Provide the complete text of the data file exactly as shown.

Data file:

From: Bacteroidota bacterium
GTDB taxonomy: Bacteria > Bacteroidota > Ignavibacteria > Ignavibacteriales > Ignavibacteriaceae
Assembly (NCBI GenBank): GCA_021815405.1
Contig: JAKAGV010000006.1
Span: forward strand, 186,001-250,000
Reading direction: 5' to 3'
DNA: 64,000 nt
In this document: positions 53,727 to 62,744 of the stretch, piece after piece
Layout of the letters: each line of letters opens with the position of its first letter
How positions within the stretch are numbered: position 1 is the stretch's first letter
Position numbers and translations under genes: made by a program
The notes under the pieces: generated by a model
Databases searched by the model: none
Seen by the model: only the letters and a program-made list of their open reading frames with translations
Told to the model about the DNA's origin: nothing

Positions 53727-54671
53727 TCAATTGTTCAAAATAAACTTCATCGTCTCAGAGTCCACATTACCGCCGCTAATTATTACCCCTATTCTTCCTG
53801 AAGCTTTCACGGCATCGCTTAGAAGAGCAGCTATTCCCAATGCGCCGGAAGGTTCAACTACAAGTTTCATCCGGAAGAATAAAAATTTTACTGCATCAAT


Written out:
From: Bacteroidota bacterium
GTDB taxonomy: Bacteria > Bacteroidota > Ignavibacteria > Ignavibacteriales > Ignavibacteriaceae
Assembly (NCBI GenBank): GCA_021815405.1
Contig: JAKAGV010000006.1
Span: forward strand, 186,001-250,000
Reading direction: 5' to 3'
DNA: 64,000 nt
In this document: positions 53,727 to 62,744 of the stretch, piece after piece
Layout of the letters: each line of letters opens with the position of its first letter
How positions within the stretch are numbered: position 1 is the stretch's first letter
Position numbers and translations under genes: made by a program
The notes under the pieces: generated by a model
Databases searched by the model: none
Seen by the model: only the letters and a program-made list of their open reading frames with translations
Told to the model about the DNA's origin: nothing

Positions 53727-54671
53727 TCAATTGTTCAAAATAAACTTCATCGTCTCAGAGTCCACATTACCGCCGCTAATTATTACCCCTATTCTTCCTG
53801 AAGCTTTCACGGCATCGCTTAGAAGAGCAGCTATTCCCAATGCGCCGGAAGGTTCAACTACAAGTTTCATCCGGAAGAATAAAAATTTTACTGCATCAAT